Mother's Day (Mother's Day) is a newly celebrated celebration in the early 20th century, celebrated in some countries to honor mothers and mothers, the mother's association with their children, and the impact of mothers on society. This was demonstrated by the desire of Western and European intellectuals after they found children in their communities neglecting their mothers and not taking full care of them. They wanted to make a day in the year to remind the children of their mothers. Later, the area was expanded to celebrate it in many days and in various cities in the world and is mostly celebrated in March, April or May.

The date of the mother's day varies from country to country. For example, in the Arab world, the first day of the spring is March 21, Norway is celebrated on February 2; in Argentina it is October 3, and South Africa is celebrated on May 1. In the United States, the celebration is on the second Sunday of May each year.

Mother's Day is an American innovation and does not descend directly under the roof of mother and mother celebrations that have taken place all over the world for thousands of years. Such as the Greek worship of Kubili, the Roman Day of Hilary, and the celebration of Christians in Europe on Mother's Day. However, the term Mother's Day became synonymous with these old customs.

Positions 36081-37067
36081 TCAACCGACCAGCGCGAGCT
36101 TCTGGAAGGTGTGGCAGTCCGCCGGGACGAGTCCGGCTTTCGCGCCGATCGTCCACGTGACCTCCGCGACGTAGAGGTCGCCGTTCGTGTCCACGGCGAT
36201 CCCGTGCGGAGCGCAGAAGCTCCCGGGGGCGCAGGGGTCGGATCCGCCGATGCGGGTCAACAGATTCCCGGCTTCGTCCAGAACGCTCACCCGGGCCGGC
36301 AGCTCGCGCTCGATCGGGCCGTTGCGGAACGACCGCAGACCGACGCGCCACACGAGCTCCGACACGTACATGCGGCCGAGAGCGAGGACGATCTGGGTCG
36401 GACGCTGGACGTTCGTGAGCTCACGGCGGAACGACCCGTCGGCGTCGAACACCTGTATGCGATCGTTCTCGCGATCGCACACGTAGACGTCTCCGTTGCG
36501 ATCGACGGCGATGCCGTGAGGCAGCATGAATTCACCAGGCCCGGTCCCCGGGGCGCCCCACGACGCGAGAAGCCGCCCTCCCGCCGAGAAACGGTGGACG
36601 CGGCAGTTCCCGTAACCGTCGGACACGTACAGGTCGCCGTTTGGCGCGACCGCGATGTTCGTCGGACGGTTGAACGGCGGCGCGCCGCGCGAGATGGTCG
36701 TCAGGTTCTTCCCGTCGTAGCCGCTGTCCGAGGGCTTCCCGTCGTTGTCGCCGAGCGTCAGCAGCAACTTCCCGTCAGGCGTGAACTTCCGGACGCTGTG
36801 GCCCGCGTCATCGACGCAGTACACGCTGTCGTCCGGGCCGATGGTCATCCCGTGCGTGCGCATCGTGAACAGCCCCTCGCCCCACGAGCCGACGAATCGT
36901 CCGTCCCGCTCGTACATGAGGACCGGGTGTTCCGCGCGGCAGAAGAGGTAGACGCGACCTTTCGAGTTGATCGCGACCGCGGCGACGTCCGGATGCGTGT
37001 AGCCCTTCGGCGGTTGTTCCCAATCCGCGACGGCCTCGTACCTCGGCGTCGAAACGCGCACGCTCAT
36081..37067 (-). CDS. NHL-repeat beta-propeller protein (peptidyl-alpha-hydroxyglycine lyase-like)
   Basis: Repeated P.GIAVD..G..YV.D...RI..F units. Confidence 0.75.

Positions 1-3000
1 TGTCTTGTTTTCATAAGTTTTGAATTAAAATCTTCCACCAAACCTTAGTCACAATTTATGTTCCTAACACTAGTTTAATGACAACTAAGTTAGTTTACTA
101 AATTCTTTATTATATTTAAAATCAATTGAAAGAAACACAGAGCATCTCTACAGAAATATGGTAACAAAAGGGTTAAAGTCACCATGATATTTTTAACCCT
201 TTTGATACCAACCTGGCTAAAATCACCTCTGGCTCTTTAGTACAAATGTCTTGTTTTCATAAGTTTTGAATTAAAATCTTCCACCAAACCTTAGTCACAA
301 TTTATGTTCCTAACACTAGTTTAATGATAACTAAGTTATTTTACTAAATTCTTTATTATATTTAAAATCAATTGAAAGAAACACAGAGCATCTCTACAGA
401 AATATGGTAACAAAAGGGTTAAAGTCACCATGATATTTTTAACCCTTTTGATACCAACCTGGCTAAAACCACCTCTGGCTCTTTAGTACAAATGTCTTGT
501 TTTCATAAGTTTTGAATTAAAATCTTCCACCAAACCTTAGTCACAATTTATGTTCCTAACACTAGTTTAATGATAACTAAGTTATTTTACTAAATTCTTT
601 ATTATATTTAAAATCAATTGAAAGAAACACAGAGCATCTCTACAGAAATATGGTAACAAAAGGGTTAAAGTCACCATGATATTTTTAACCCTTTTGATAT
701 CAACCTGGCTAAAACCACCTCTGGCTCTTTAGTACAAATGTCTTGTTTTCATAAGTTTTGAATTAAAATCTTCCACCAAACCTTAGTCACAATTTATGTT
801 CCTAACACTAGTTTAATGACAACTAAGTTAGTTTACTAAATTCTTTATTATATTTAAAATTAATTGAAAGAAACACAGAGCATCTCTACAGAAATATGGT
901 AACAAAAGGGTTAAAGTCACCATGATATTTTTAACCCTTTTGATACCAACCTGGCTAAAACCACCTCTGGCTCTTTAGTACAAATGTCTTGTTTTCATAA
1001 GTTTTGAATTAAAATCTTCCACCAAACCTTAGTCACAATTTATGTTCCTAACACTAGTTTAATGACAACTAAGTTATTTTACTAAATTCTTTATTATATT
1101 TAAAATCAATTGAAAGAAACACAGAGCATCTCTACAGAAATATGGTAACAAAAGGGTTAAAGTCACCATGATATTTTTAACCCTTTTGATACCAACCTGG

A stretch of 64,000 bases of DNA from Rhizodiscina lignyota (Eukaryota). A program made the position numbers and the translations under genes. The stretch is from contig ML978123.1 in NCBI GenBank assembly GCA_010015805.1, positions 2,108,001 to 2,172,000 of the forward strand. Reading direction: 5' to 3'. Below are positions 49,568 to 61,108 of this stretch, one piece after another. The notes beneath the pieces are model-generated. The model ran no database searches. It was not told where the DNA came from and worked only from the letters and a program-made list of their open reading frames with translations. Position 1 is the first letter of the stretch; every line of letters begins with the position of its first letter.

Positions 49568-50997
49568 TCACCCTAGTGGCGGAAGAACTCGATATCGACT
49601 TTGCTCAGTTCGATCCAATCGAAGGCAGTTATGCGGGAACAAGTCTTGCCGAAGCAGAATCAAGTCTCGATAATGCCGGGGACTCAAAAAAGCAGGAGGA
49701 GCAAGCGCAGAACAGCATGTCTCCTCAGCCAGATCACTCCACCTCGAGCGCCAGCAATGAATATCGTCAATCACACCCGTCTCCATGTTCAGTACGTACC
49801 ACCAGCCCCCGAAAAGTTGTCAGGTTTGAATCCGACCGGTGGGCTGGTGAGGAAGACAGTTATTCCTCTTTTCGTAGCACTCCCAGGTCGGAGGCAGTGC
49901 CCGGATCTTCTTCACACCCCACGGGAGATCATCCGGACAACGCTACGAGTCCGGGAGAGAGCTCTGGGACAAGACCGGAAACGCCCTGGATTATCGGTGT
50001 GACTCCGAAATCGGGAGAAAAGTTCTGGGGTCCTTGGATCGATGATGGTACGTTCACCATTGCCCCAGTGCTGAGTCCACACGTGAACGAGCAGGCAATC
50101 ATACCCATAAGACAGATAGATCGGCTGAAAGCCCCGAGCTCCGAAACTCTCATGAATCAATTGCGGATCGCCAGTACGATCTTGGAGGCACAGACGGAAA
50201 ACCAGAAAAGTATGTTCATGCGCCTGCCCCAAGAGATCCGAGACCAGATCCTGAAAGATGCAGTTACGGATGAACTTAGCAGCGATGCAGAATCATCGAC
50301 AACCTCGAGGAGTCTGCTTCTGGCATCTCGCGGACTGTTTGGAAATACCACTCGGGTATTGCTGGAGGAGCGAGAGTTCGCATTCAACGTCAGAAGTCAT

It was the first Mother's Day celebration in 1908, when Jarvis celebrated her mother's birthday in America. And then began a campaign to make Mother's Day recognized in the United States. Although successful in 1914, it was disappointing in 1920, because they said it did so for trade. The cities adopted the Day of Jeffers and are now celebrated in all the world. In this tradition, everyone presents a gift, a card or a memorial to mothers and grandmothers.